In Joshua 10, the sun stops “moving” in the sky. Now, for anyone with a basic grasp of science, this is impossible. But all things are possible through Him! Well…okay…sure. But bear with me (pun intended). If this were truly to happen, it means the sun didn’t actually stop, but that the earth did (they may not have known that then, but we know it now). Here’s what the Smithsonian says would happen if this were to occur:

At the Equator, the earth’s rotational motion is at its fastest, about a thousand miles an hour. If that motion suddenly stopped, the momentum would send things flying eastward. Moving rocks and oceans would trigger earthquakes and tsunamis. The still-moving atmosphere would scour landscapes.


Unless you’re tripping on acid or perhaps even mushrooms (though they never “talked” to me when I took them), snakes don’t talk. But in Genesis, they do. This is nonsense. Now, if you’ve read my books, you know that there are some deep truths in this story, but not if we take a literalist reading. Because again, snakes don’t talk.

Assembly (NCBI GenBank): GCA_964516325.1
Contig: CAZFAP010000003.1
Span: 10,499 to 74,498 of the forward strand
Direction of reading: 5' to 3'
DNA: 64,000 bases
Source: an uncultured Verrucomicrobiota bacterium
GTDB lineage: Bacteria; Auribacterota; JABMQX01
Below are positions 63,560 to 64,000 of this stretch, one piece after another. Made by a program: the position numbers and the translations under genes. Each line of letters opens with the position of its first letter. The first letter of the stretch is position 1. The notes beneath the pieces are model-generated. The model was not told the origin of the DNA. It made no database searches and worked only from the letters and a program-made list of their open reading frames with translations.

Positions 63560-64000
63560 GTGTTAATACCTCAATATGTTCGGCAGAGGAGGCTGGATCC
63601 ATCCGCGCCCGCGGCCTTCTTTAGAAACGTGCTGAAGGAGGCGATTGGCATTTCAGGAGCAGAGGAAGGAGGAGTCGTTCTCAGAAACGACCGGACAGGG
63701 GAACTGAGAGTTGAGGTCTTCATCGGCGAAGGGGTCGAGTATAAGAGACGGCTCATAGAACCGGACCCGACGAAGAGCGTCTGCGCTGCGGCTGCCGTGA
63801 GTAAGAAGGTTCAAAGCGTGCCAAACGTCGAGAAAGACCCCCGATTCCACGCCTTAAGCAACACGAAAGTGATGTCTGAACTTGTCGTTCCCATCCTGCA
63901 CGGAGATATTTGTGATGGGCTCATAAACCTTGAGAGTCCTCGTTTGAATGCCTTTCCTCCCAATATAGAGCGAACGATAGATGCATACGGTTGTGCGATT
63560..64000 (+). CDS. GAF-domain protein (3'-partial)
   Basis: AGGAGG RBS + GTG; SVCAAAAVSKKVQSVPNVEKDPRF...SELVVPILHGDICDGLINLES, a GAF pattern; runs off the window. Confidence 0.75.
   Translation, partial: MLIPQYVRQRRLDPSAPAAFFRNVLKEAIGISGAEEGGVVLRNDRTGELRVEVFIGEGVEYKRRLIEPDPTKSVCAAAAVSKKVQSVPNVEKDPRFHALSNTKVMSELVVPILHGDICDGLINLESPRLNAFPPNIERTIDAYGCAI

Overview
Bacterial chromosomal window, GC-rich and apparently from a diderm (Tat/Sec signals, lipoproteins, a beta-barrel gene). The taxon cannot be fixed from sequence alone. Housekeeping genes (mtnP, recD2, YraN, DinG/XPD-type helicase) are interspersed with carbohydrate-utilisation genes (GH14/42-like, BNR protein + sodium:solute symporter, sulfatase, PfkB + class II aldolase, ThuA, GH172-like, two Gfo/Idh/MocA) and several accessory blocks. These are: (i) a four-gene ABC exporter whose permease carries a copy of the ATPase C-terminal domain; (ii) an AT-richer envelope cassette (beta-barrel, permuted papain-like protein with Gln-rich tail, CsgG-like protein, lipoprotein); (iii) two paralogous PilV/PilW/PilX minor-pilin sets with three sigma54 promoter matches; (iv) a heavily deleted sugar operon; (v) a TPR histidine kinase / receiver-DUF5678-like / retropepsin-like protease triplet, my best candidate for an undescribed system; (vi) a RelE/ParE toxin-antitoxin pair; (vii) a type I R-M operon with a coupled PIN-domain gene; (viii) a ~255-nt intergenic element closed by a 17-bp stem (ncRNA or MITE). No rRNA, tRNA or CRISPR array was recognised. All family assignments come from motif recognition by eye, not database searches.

Sodom and Gomorrah were wicked places, we are told. So God destroys them after no righteous people could be found. Okay…off to a great start. After Lot and his wife (apparently the only decent people in town) flee the city, she turns around to see the destruction, even though she was told not to. So God, because he is apparently a bit quick-tempered, turns her to a pillar of salt. This is completely overkill and would be condemned if done anywhere but in the Bible. But because it’s in the Bible, Christians explain it away with fancy mental gymnastics.


We get it, the Egyptians were the baddies. Their leader, the Pharaoh, was the worst of the worst, a slaveowner through and through. This much we can probably all agree on. What I can’t get down with is that when things escalate, God decides to – wait for it – kill ALL the firstborn sons in the entire kingdom. Holy crap! A bit much, even if we are talking about despotic leaders.